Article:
The 110 women who were ever HPV DNA-positive contributed 275 type-specific prevalent (found at their first examination) and incident HPV infections. As a result of irregular follow-up intervals that are longer than the time course of many HPV infections, we can only crudely estimate persistence and clearance. Of the 275 type-specific infections, 6 were present at the time of CIN 3 and 58 infections were detected for the first time at the woman's last screening visit and not considered subsequently. If we presume that a single, type-specific negative test represents clearance, we observed clearance during follow up for 185 (87.7%) of the 211 remaining infections; 180 cleared by 30 months. Among the remaining 26 infections that were still present at the time of last observation, 9 were observed to have lasted for 6 months, 5 for 12 months, 6 for 18 months, 2 for 24 months, 2 for 30 months, one for 36 months, and one for 48 months.
Among the prevalent and incident infections combined, HPV 16 was the most common oncogenic type with 19 (9.2%) women testing positive at some time, followed by HPV 66 and 52 with 16 (7.8%) and 15 (7.3%) cumulative incidence, respectively. Only 8 (3.9%) women tested positive for HPV 18 at some point (Fig. 3). HPV 53 infection was the most common among the nononcogenic types with 19 (9.2%) women positive; 7 other nononcogenic HPV types were present in 3.9 to 6.3% of the women (Fig. 4).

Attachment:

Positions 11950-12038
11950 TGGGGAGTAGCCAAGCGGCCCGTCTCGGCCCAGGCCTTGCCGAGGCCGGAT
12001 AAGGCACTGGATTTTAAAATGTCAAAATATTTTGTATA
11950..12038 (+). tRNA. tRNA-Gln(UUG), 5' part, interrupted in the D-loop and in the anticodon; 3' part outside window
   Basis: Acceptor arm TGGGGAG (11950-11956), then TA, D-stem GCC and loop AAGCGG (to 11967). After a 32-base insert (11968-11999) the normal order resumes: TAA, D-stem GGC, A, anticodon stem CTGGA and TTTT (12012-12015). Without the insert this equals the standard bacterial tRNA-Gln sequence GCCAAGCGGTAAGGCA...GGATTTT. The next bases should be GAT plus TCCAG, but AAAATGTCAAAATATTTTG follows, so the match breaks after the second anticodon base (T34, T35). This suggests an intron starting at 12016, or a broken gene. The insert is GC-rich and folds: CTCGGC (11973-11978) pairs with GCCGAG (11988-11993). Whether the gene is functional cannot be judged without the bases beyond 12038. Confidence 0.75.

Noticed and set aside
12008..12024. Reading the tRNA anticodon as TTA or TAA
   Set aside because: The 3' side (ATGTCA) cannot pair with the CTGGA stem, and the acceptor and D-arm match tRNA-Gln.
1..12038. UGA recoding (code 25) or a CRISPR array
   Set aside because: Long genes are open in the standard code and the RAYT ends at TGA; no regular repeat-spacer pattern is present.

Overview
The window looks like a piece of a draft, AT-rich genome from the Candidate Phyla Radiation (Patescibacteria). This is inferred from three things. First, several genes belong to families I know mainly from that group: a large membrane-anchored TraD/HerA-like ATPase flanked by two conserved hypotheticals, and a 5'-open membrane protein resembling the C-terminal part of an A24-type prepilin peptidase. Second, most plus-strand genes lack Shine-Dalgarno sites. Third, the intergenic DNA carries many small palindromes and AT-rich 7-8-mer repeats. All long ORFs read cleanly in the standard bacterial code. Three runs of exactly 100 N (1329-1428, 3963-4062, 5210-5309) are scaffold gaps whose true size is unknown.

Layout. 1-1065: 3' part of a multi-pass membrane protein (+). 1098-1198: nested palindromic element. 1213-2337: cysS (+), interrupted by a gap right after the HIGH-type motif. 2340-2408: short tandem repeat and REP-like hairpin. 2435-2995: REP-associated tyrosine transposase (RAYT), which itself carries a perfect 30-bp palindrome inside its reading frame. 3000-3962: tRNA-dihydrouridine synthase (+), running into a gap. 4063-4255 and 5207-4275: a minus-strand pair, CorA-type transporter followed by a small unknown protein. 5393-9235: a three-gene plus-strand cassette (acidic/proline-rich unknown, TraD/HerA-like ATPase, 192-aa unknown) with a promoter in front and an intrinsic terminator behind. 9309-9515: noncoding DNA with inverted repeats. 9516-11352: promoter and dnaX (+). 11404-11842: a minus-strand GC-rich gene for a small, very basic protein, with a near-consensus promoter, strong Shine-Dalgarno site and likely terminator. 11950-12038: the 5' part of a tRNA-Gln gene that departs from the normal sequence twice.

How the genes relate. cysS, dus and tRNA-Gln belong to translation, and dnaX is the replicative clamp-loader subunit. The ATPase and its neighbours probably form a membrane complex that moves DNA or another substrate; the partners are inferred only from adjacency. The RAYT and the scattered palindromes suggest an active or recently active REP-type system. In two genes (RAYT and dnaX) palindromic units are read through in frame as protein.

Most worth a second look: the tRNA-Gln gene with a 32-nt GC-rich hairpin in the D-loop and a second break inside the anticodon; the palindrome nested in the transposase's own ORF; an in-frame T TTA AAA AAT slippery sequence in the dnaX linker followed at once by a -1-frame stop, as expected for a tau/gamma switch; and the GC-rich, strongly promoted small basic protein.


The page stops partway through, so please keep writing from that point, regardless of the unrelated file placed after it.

Antibodies against at least one of 5 different HPV types (HPV 16, HPV 18, HPV 31, HPV 45, and HPV 53) were detected in 99 (48.1%) women at some point during the duration of the study. However, only 62 of these women demonstrated antibodies against the same type at more than one visit. Of the 206 virginal women who became sexually active during follow up, 53 were seropositive at a visit when they were supposedly still virginal and the remaining 46 of 99 developed antibodies against one of the 5 HPV types tested on samples at some point during follow up after sexual debut. There was not a strong relationship between serology and DNA test results (data not shown).
During follow up, 13 women (6.3%) had HSIL cytology based on a conventional smear or ThinPrep result. Histologic diagnoses of CIN 3 (i.e., definite precancer) were uncommon, with only 3 (1.5%) women diagnosed as CIN 3 over the follow-up period. The proportion of women concurrently or subsequently diagnosed with CIN 3 histologic lesions among those infected at some point with an oncogenic HPV type was low (2.5%). Expressed another way, among the 21 women who were censored during follow up because of HSIL cytology, or high-grade cervicography or colposcopic impression, 15 were never diagnosed with CIN 3; some might have represented incipient precancerous lesions (one woman had a histologic result of CIN 2).